The takeoff was a bit bumpy on the drought-stricken grass strip. If this persists, Bruce will have to make arrangements to take his airplanes to a paved airport. The Pitts has tough landing gear but some of those cracks in the ground could cause a prop strike, meaning the potential for a costly engine tear-down.

Once we were airborne the Pitts’ powerful engine whisked us skyward to over 3,000 feet where we began maneuvers. I last flew a Pitts over 30 years ago when I was taking aerobatic lessons and somehow my instructor and I ended up in a dogfight with another Pitts out over the Pacific. I’d long since forgotten how light the controls were and how easy it was to over-control and pull a lot of “G’s.” One “G” is equivalent to the gravitational pull we are subjected to while on the earth’s surface. Roller coasters typically subject a body to two or three “G’s” and an aerobatic airplane like the Pitts can subject its occupants to so many G’s they can black out. I didn’t pull that many but the G-meter read nearly six positive and a bit over one negative. My very first roll was so quick and over controlled that we practically slammed our heads against the canopy; oops!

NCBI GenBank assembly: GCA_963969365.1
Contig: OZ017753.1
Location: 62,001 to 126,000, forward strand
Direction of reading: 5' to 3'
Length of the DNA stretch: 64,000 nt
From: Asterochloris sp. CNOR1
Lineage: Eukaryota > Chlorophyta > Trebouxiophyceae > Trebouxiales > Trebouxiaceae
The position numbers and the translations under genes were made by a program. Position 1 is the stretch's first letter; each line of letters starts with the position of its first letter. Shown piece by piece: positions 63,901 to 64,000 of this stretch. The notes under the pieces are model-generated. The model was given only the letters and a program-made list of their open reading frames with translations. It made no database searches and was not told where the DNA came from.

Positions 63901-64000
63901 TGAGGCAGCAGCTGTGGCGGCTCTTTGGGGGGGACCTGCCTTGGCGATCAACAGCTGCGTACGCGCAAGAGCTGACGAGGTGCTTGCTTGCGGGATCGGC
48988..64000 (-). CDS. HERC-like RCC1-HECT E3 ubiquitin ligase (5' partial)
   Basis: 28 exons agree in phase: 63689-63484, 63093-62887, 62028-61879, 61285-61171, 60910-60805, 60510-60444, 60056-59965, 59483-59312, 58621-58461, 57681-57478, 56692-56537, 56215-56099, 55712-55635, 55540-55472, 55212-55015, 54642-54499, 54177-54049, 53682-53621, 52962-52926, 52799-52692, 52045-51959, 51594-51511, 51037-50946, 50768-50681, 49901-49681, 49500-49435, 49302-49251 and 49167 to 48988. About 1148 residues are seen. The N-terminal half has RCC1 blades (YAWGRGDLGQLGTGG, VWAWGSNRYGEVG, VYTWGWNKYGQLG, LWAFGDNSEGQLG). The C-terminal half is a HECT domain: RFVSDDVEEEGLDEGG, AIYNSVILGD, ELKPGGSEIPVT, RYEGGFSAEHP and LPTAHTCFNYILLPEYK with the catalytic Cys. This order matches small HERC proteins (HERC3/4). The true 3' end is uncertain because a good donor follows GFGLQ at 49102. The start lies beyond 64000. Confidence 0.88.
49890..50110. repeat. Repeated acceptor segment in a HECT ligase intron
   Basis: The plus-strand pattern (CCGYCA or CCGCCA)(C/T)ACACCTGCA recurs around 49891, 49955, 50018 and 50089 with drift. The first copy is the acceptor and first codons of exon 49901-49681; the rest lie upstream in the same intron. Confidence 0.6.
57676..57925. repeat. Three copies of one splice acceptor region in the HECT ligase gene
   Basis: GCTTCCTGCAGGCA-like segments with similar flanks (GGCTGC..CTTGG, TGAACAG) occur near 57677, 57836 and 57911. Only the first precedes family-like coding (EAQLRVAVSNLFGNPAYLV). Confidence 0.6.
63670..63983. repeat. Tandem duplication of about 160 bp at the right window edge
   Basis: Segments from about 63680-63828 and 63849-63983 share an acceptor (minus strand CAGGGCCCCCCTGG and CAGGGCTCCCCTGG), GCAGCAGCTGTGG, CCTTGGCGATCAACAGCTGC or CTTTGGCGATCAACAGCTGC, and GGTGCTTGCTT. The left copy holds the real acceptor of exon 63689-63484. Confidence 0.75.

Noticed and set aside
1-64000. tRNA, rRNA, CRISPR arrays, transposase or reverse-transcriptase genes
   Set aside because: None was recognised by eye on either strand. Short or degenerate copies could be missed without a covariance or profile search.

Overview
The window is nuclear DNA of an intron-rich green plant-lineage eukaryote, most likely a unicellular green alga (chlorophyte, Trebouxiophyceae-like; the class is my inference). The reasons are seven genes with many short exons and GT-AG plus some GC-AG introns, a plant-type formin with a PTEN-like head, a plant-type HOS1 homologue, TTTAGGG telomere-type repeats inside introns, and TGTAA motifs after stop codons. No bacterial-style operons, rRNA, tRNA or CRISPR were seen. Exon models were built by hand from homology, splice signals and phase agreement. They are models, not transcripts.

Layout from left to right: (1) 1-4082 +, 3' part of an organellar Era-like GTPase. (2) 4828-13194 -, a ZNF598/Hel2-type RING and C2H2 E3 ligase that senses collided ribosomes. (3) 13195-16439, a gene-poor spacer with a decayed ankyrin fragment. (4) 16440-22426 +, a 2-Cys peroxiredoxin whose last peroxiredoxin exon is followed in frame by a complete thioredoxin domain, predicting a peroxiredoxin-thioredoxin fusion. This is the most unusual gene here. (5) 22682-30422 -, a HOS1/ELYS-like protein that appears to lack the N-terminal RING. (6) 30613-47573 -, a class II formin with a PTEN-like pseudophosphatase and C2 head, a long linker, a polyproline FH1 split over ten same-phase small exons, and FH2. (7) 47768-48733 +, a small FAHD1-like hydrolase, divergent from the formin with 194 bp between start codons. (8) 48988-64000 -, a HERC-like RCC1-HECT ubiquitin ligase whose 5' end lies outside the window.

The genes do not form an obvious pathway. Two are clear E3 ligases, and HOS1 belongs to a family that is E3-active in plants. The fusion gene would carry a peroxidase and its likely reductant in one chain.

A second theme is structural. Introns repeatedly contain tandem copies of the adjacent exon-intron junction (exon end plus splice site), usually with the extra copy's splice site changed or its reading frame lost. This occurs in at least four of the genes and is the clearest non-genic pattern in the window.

After several maneuvers we descended back toward Bruce’s strip. He rolled into a bank with enough rudder to make it feel like we were flying sideways in a steep slipping approach past the power lines on one side and the trees and ditch on the other and deftly touched down on the grass. Our teeth rattled as the plane decelerated and came to a stop right in front of his hangar. I’ll be back.

October 4, 2011 In the Pitts part 1

The Liberty Gazette
October 4, 2011
Ely Air Lines